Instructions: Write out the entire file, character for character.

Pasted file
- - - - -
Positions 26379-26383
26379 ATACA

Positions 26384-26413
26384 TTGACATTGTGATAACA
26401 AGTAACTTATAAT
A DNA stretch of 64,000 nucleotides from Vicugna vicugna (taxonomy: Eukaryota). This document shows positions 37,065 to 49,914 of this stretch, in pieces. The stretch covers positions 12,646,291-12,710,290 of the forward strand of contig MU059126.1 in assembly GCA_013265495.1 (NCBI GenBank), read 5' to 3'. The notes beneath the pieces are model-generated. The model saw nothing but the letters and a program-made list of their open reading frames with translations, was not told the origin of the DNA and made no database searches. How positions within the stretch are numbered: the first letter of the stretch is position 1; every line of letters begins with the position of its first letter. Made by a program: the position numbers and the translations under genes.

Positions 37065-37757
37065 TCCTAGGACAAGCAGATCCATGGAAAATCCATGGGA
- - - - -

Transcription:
Positions 26379-26383
26379 ATACA

Positions 26384-26413
26384 TTGACATTGTGATAACA
26401 AGTAACTTATAAT
A DNA stretch of 64,000 nucleotides from Vicugna vicugna (taxonomy: Eukaryota). This document shows positions 37,065 to 49,914 of this stretch, in pieces. The stretch covers positions 12,646,291-12,710,290 of the forward strand of contig MU059126.1 in assembly GCA_013265495.1 (NCBI GenBank), read 5' to 3'. The notes beneath the pieces are model-generated. The model saw nothing but the letters and a program-made list of their open reading frames with translations, was not told the origin of the DNA and made no database searches. How positions within the stretch are numbered: the first letter of the stretch is position 1; every line of letters begins with the position of its first letter. Made by a program: the position numbers and the translations under genes.

Positions 37065-37757
37065 TCCTAGGACAAGCAGATCCATGGAAAATCCATGGGA